Release BurnupThe features includes:

  • The vertical axis shows the amount of accepted work (in hours)
  • The horizontal axis represents the dates contained within the release.
  • The blue bars represent the completed story points
  • Total scope of works in the release is represented by a black line

The release burnup chart lets you see:

  • How much work has been completed
  • How much work has been added or removed
  • How much work is remaining

Why is Release Burn-up chart required?

A release burn-up chart is basically required to track team progress as well as to develop data-based forecasts that can be used to help in achieving a release plan.

Who all should be involved in structuring the Release Burn-up chart?

The following individuals will be involved in the Release Burn-up chart

  • Scrum Team
  • Stakeholders

How to create a Release Burn-up Chart

A release burn-up chart helps the scrum team in tracking the team progress and developing data-based forecasts that can be used to help balance trade-offs in achieving a release plan. In case of iteration, the charting data has to be updated.

Release burn-up charts are built using summed measures of work overtime. This could be called story points per sprint in scrum. However it can also be used with other frameworks like Kanban, for example as work items per week.

To come up with these charts, there are many tools that will generate, but through spreadsheets you can have a better control over the content and delivery. To make the concept clear, we shall use Microsoft excel to develop the release burn-up chart. We shall assume that the development team has just completed sprint 6 and would like to forecast out another 9 sprints. The value will be measured in story points.

Before moving further, lets us keep in mind

  • It’s better to forecast, but not commit
  • Prepare to inspect and adapt
  • Good data will take time to develop so just get started
    Release Burn-Up Chart

Step 1:

  • You can take a look into the Velocity Data, which the team has already tracked. Before that, let us understand what Velocity of a Sprint means.

Velocity of a Sprint:

Velocity of a Sprint is how much work a project team can get done per sprint. It is typically used to estimate how many features can be accomplished each sprint.

Step 2:

  • The second step involves creating a spreadsheet using the velocity and adding a column for the story point summation.
  • Plot iterations on the horizontal axis and the summed story points on the vertical axis. And now, extend the iteration count into the future, let’s forecast through sprint 15.

Have a look into the picture, one by one
Release Burn-Up Chart

Sum Velocity Over time and plotStep 3:

  • In a separate cell, calculate the story point average for the last 3 sprints in this case

              15+30+21=66/3=22

  • Add a column to contain the forecast average and carry over the current sum for ‘today’ as a starting value. Forecast into the future summing the average overtime.
  • Here let’s not commit, thinking it would be easy that the team will achieve 228 story points at the end of sprint 11.
  • This is only a possible outcome, if nothing changes and the last 3 sprints will be the accurate indicator of future performance.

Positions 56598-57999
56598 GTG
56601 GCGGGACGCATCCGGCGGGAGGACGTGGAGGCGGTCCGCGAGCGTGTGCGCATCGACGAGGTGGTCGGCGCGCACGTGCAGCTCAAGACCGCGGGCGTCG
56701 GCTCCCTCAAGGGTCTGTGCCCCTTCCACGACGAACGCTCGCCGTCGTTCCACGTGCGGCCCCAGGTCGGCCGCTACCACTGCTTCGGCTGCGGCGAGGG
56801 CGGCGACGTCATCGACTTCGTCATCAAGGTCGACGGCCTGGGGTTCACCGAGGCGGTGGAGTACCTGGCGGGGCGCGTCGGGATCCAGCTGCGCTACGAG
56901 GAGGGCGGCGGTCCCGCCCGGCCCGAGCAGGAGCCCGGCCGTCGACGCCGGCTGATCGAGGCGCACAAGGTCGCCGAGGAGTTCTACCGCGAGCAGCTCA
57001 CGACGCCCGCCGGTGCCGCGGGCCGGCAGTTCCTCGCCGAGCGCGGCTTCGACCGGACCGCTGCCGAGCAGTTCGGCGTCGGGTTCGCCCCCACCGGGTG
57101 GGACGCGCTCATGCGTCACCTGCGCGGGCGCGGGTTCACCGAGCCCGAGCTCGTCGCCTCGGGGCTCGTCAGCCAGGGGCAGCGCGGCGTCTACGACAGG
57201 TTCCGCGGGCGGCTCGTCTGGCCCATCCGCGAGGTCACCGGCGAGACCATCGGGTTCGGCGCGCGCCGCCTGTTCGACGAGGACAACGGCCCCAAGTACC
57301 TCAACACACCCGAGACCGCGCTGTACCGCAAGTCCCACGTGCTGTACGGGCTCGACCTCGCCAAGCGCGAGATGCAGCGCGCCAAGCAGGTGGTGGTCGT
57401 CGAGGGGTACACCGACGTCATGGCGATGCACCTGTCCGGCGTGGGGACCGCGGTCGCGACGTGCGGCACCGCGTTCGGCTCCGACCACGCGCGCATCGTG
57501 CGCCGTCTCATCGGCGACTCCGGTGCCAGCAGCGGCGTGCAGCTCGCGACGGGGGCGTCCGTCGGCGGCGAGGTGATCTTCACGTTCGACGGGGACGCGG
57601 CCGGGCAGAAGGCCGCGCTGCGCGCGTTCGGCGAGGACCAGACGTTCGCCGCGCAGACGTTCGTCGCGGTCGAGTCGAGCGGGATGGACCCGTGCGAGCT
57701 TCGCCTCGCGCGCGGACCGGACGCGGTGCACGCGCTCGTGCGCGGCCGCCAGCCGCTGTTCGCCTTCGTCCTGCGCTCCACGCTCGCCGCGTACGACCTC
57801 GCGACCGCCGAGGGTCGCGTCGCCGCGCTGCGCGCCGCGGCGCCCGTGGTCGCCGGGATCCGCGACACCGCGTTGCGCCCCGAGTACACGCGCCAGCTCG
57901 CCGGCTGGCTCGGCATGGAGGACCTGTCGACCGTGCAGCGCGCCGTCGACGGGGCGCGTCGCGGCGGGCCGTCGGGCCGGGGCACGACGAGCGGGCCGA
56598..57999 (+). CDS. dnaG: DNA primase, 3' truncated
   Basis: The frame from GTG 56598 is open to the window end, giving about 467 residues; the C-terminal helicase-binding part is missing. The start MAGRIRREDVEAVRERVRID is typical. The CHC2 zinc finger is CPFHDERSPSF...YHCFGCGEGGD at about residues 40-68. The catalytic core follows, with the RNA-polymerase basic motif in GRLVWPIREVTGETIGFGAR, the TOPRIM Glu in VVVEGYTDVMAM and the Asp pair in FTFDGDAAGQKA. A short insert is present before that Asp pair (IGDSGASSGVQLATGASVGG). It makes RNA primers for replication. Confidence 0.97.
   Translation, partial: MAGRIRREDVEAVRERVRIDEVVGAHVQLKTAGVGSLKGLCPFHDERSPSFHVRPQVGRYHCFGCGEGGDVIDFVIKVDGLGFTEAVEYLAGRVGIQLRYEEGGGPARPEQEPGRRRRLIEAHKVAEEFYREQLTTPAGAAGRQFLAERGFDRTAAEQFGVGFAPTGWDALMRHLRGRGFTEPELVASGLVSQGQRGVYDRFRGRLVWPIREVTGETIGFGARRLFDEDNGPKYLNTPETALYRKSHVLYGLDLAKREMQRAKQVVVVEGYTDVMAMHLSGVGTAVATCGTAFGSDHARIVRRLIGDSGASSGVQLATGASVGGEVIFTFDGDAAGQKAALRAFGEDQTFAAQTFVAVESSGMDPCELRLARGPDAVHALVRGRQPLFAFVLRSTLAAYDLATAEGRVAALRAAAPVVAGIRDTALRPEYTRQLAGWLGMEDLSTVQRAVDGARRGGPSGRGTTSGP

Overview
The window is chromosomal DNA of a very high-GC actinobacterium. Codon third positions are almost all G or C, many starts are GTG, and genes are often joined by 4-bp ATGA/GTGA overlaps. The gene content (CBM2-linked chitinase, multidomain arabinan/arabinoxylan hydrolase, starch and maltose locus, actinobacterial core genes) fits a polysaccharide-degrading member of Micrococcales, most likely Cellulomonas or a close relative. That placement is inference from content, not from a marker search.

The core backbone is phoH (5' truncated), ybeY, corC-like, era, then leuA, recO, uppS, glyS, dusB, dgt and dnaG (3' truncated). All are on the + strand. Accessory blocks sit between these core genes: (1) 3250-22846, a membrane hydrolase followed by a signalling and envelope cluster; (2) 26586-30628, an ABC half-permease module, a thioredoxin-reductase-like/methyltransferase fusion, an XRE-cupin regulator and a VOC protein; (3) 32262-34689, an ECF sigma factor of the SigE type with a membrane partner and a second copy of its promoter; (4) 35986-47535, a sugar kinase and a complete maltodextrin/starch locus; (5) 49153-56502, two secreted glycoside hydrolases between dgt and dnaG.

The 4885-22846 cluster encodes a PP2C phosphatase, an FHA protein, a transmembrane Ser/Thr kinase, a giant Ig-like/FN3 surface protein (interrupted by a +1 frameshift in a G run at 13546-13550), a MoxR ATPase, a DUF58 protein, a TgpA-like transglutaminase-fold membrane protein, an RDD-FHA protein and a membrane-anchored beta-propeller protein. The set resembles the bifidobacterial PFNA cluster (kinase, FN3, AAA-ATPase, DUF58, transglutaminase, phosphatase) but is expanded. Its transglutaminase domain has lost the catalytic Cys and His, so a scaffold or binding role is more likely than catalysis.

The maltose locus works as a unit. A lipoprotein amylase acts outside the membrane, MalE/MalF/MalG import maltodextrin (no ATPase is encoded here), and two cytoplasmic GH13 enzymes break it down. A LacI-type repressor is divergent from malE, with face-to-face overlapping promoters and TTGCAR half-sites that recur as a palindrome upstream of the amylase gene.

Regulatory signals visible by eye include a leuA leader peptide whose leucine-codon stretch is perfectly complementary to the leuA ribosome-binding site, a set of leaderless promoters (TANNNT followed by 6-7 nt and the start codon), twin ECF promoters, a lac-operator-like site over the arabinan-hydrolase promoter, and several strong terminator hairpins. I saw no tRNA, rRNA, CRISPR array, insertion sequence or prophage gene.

Release Burn-Up Chart

Add a forecastStep 4:

  • Now we will have a separate cell and let’s calculate the Standard Deviation for the last 3 sprints. We will use this value to establish a reasonable upper and lower bounds for the forecast. Here,
                                                 
                                                                  σ = 7.55
           
  • Create columns for forecast highs and lows where the value is equal to the forecast value + or - the standard deviation. The deviation is cumulative as the forecast extends into the future. Plotting the high and low values in addition to the  average forecast should demonstrate a cone of probability.
  • An alternative and also a relatively simple, non statistical approach, is to use the average of the 3 highest sprints and 3 lowest sprints to establish the variance. Around the average. As we are more focused on accuracy and not precision, this approach will be sufficient.
  • We will assume the data is normal (fits a bell-curve) and will not change over time.These assumptions may not be very strong. However, this approach should provide a good approximation. Given these assumptions and using a standard deviation on each side of the average will result in a 68% confidence level.
    Release Burn-Up Chart

Evaluate for fixed scope,variable time(MVP)Step 5:

  • With a proper forecast, it is way simpler to evaluate what scope might be completed within a given time. In the example here, the team should be able to complete between 219 and 325 story points by the end of sprint 13.
    Release Burn-Up Chart

Step 6:

  • It is equally important to know when a given amount of work will be done. This can take the form of an MVP over time. Note this value may change as the business responds to mark the need and capability of the team.
  • In this example, the, the MVP at 225 story points is likely to be achieved between sprints 10 and 14.
    Release Burn-Up Chart

Evaluate for fixed scope,variable time(MVP)Step 7:

  • For a team, it is important to update the data on a regular basis, iteration boundaries being the most common time. In our example, sprint 6 has moved to historical and ‘today’ is identified as sprint 7. Values have been updated, including the average standard deviation for the last 3 sprints i.e 4,5,6.
  • You must have noticed that the width of the cone has reduced. A greater predictability in the time is reflected in the smaller standard deviation, being reduced from 7.55 to 4.51. This may arise from the team hitting its stride, increasing predictability, and improving forecast variability.
  • Notice that the average velocity has also increased, from 22 to 25, and is seen as a slight ‘tip up’ of the cone. This, coupled with an increased predictability indicates achievement of the MVP as likely between the sprints 10 and 11.
    Release Burn-Up Chart 

What is the outcome of preparing a Release Burn-up chart?

Release Burn-up chart is used to track a progress of a release by comparing planned vs completed work. One gets to know how much work the team has completed over a certain span of time. The work could be either user story points or the number of hours spent. This completely depends on your project settings.